We started on the route marked in red, then down Moore Creek Trail (orange), up Terrace Loop Trail (yellow), around Vernal Ridge Trail (green), down Prairie View Trail (light blue), back up Prairie View Trail (dark blue), back Moore Creek Trail (orange), and home again (purple). Click on image for high-resolution copy.


The matilija poppy, known as the fried-egg plant, or Texas fried egg, is a popular garden plant. The blooms are everywhere at this time of year.


This treehouse on Escalona (near Bayona) was the subject of some controversy, because they did not get a permit for it and some neighbors complained.


My wife and I disagreed about what sort of fruit tree this was—and I now think we were both wrong. I now think it is a plum.


This little free library is a little cruder construction than most, but it seems to work ok (a latch to hold it closed would help).


This little free library is located in University Terrace Park, rather than on private property as most are.


I took a lot of pictures of branches on this walk—I think that these are near University Terrace Park.


The entrance to the Moore Creek Preserve has a warning about mountain lions—we did not see any (nor did we expect to).


There is a lot of epiphytic moss growing on trees in Moore Creek Preserve.


This flower is probably a field forget-me-not (Myosotis arvensis).


The trail is narrow, but very quiet—we only saw five other people the whole time we were in the preserve.


Blackberries have started blooming, though it is somewhat early for them.


The branches here were mostly grey, so I thought the photo would look better treated as a high-contrast black-and-white image.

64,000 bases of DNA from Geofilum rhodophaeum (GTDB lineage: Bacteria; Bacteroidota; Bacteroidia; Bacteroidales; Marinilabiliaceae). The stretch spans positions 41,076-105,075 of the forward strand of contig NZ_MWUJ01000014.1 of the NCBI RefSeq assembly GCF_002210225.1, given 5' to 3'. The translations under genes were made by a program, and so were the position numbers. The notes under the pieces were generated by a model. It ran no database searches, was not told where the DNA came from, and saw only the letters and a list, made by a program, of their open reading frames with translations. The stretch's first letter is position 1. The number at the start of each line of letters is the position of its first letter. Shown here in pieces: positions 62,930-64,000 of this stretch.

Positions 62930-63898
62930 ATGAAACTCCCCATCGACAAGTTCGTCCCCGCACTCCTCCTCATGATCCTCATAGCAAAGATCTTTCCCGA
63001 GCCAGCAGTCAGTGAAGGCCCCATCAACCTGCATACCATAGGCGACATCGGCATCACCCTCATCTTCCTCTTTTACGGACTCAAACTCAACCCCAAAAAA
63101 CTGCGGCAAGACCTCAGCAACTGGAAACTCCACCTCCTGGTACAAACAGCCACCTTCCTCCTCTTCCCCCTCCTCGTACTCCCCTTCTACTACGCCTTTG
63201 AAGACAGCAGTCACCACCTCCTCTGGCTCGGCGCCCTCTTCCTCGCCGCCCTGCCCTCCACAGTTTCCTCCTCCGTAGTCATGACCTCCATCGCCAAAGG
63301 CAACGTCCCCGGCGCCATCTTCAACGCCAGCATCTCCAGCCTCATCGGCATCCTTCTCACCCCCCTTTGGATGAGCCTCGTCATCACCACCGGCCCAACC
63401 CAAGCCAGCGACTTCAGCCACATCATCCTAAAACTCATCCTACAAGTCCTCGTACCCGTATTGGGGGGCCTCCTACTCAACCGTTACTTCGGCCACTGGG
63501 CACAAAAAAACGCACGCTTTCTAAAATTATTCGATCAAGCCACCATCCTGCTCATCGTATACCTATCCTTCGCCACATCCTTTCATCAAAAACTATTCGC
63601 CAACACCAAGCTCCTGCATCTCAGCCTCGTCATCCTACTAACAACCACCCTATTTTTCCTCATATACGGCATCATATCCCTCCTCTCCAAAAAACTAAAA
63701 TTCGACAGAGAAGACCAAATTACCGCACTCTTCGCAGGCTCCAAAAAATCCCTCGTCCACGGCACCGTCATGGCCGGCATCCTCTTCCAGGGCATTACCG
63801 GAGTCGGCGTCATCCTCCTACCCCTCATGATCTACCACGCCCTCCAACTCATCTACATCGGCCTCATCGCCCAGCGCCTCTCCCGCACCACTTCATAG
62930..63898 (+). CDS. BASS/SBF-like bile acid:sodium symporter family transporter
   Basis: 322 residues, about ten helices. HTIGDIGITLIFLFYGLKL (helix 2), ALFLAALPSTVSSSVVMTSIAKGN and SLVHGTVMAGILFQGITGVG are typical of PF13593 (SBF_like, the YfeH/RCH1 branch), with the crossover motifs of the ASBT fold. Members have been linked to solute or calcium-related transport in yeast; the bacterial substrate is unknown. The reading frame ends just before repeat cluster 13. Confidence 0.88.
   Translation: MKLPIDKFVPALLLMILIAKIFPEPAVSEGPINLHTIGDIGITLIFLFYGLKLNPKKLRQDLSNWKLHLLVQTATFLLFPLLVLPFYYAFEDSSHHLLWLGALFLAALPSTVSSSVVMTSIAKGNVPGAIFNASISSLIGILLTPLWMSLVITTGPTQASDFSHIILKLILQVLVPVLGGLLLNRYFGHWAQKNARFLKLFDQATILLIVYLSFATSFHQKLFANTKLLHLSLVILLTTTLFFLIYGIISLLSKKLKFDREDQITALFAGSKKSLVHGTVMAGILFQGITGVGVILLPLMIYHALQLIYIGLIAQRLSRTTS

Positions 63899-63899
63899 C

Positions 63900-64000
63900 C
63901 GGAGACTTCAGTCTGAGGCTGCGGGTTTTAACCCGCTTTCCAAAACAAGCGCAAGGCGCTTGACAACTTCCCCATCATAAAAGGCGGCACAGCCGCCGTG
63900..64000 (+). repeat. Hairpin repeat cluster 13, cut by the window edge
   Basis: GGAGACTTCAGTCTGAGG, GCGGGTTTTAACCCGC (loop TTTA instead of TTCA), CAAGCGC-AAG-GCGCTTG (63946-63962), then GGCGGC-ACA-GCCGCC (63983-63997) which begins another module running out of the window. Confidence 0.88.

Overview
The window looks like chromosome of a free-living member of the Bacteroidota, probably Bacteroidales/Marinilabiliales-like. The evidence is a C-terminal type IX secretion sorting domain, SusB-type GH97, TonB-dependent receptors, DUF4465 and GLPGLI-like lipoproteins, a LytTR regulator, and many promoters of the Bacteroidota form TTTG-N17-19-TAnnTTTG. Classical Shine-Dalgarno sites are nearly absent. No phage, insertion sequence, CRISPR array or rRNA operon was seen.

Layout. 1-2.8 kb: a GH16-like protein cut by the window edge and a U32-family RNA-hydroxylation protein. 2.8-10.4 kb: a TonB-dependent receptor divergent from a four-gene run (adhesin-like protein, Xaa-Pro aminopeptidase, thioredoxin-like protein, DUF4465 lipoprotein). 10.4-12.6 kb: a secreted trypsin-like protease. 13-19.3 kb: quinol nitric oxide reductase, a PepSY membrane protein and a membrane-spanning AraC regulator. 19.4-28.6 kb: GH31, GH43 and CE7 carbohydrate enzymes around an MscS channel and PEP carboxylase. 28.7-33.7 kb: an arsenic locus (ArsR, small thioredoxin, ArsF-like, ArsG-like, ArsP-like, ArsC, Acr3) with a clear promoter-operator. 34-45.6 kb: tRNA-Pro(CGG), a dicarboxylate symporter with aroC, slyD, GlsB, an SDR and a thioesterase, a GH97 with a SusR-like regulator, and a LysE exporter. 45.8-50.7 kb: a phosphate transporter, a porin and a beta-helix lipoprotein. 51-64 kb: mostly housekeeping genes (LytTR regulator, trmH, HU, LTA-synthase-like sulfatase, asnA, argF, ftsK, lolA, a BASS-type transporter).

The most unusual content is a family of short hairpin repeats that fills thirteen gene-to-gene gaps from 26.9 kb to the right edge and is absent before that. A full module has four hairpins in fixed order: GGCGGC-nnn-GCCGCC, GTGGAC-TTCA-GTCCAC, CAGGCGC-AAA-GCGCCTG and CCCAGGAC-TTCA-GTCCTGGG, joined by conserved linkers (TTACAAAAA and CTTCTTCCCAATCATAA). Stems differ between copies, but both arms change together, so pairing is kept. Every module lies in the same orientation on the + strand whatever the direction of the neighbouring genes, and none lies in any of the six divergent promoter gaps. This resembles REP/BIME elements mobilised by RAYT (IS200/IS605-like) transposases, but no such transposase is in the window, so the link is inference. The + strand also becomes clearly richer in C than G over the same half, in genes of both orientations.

The roots growing up the side of the ravine seem to be contributing to the cracking of the limestone.


Another shot of branches that I thought worth putting in black-and-white.


The rock here has an overhang that is big enough to sit under.


I’ve no idea what sort of spider spun this funnel-shaped web.


These reddish plants were fairly common—I think that they are sheep sorrel (Rumex acetosella).


Yet more branches. The trees along Moore Creek are good subjects—they hold still while I try to photograph them (unlike birds).


Coming out of valley that the creek is in opens up to hill going up to the sky (though it is really neither long nor steep).


The trees are clustered in the valleys, with meadows around them.


I can’t identify this raptor from its silhouette, and I barely managed to get a photo of it at high zoom.


More trees!


More moss!


Coming out of the trees to a sunny meadow.


This tree looks like it is struggling in a high wind, but I think it is faking it for the visual effect.


I was not familiar with these little yellow flowers, but I’ve tentatively identified them as goldfields (Lasthenia glabrata).


There were cattle in the meadow, so the preserve (at this time of year) is not a place to take bovinophobes, nor small children who might run up to the cattle to hug them.


The crows wheeling in the sky were the noisiest thing on the walk.


I got this somewhat blurry picture at full zoom of a raptor on a fence post. I believe that it is an American kestrel.


This flower was growing everywhere. I believe that it is Taraxia ovata, also known as sun cup or goldeneggs.


In a cow pasture it is not surprising to find Scathophaga stercoraria, the yellow dung fly.


The cattle themselves were quite placed and showed no interest in us (though we never went close to any of them). I believe that all the animals were steers being raised for beef, but I’m not certain of that.


There was one distinctive animal with long horns.


I believe that these sparrows are non-breeding golden-crowned sparrows.


This picture shows the limestone rock formations that line the Moore Creek trail (hiker shown for scale).


Back in domestic gardens, here is a sticky monkeyflower (Mimulus aurantiacus), which is a popular native plant for gardens.

I’m almost caught up in blogging about the walks—I just have yesterday’s walk to write up!